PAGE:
THE HUNGER GAMES
How close can a prime lens go to the subject? My limit would normally be working from 3ft with a 35m wide angle. In my experience, a good rule of thumb is that the minimum focal distance in feet should – in 75% of circumstances – be a tenth to a fifteenth of the numerical lens specification and then the maximum should be double that. For instance, I would not normally tend to use a 85m lens at a range of 6ft or less and equally why use a 35m at more than 6ft? So if there is the possibility of exploring focal distance at 1.5ft without a fisheye lens, the 20m lens has a chance and the Nikon 20m F1.4m is an outstanding lens. It gives contextual detail with comfortable “bokey” and it gives portrait detail with eye grabbing clarity.
If that is all a bit technical, I apologise but photography is rarely not about maths. Of course it is about emotional employment and personal soul, but Ansel Adams was a mathematician first. Practitioners should understand how light enters the camera and also how lenses work.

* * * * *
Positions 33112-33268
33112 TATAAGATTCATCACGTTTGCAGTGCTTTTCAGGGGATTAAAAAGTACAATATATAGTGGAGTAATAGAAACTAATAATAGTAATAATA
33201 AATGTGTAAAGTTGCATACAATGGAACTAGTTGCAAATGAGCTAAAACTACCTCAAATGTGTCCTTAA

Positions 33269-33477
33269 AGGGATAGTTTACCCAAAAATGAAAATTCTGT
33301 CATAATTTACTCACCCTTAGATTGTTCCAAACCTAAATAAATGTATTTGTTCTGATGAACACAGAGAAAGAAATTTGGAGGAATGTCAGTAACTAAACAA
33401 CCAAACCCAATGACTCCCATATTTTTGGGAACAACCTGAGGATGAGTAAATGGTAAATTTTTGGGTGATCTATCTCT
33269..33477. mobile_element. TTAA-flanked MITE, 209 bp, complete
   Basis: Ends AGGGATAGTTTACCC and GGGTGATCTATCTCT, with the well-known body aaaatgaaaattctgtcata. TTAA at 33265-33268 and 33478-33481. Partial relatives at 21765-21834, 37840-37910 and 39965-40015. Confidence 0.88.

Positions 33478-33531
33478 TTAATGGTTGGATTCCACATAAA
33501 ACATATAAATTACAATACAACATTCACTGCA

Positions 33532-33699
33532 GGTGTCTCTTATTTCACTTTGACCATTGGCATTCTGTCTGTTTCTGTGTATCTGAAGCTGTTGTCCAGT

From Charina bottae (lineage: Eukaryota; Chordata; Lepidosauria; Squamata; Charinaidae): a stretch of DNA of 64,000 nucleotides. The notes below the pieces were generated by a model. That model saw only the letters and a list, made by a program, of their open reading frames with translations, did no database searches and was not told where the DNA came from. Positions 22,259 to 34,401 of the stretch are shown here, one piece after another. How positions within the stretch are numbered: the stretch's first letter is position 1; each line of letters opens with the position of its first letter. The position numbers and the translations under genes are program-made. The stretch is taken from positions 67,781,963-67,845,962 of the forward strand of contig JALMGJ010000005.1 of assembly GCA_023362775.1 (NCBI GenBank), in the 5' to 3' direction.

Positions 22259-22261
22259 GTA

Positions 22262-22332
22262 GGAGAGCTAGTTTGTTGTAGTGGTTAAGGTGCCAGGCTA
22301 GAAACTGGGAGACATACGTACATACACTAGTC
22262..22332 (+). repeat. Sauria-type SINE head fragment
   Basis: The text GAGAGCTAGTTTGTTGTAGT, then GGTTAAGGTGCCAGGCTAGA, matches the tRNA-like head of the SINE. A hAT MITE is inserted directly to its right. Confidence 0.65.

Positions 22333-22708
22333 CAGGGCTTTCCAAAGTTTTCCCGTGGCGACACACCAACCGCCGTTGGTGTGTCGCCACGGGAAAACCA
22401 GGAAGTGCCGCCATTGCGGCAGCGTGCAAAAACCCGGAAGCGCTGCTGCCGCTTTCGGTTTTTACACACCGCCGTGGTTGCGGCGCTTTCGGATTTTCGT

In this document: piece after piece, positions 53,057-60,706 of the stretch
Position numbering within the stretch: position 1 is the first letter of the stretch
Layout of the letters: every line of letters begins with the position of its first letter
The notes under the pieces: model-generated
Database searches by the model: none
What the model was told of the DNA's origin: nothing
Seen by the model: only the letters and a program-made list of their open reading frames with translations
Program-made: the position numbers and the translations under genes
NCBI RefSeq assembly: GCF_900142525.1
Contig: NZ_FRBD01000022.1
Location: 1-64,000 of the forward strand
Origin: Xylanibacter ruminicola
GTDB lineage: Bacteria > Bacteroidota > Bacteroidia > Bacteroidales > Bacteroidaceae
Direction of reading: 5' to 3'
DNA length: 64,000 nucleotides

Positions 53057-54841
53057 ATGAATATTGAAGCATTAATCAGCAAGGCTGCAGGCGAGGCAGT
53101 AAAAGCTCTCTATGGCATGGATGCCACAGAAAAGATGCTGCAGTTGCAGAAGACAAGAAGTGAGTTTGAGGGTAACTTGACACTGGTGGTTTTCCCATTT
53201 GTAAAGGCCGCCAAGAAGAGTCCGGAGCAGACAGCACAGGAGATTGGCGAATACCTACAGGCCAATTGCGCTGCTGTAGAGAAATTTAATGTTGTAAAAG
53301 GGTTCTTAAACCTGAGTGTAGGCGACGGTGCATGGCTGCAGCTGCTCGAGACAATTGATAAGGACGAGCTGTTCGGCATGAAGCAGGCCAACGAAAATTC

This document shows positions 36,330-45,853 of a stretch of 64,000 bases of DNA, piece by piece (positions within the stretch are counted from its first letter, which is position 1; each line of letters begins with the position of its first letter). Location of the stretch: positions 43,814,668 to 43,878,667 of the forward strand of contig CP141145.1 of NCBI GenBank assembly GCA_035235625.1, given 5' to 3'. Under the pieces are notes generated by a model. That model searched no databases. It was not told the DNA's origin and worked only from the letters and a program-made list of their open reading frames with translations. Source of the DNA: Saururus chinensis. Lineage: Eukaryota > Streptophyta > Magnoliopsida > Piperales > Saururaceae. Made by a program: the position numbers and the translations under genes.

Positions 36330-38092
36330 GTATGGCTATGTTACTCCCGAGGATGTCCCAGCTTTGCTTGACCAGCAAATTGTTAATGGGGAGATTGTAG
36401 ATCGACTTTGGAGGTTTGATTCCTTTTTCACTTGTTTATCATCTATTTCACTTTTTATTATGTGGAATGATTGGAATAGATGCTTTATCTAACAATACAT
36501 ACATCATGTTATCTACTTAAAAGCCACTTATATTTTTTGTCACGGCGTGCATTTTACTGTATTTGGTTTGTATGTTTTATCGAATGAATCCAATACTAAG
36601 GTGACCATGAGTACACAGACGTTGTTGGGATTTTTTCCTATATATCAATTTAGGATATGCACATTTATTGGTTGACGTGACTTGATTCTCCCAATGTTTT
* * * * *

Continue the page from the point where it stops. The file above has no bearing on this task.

On social media, “The Hunger Games” quickly became our most loved image. Followers talk about my implicit bravery and stupidity, but they are wrong. It is a picture about access first, then maths and experience. I was no cavalier hero. The Revenant was mostly shot by “Chivo” using the same mathematical proximity rules and it won him an Oscar.
Here is the story. I am in a bespoke cage (below) in Transvaal, South Africa. The beautiful lioness emerges from the high grass and is immediately inquisitive of me and my smell. She peers through the gap that is my shooting window in the cage, but she can’t get at me. It a perfect chance to take a portrait of a lioness in her natural environment – just as my fellow Scot – Albert Watson – would photograph a model in New York.
Of course her nose was too close to be truly sharp – there is no depth of field at that 1.5ft range. But everything else in her face offers detail never perhaps previously seen with such clarity. It was a proud moment.
65" x 56" (165 cm x 142 cm)
43" x 37" (109 cm x 94 cm)
Edition of 12
Edition of 12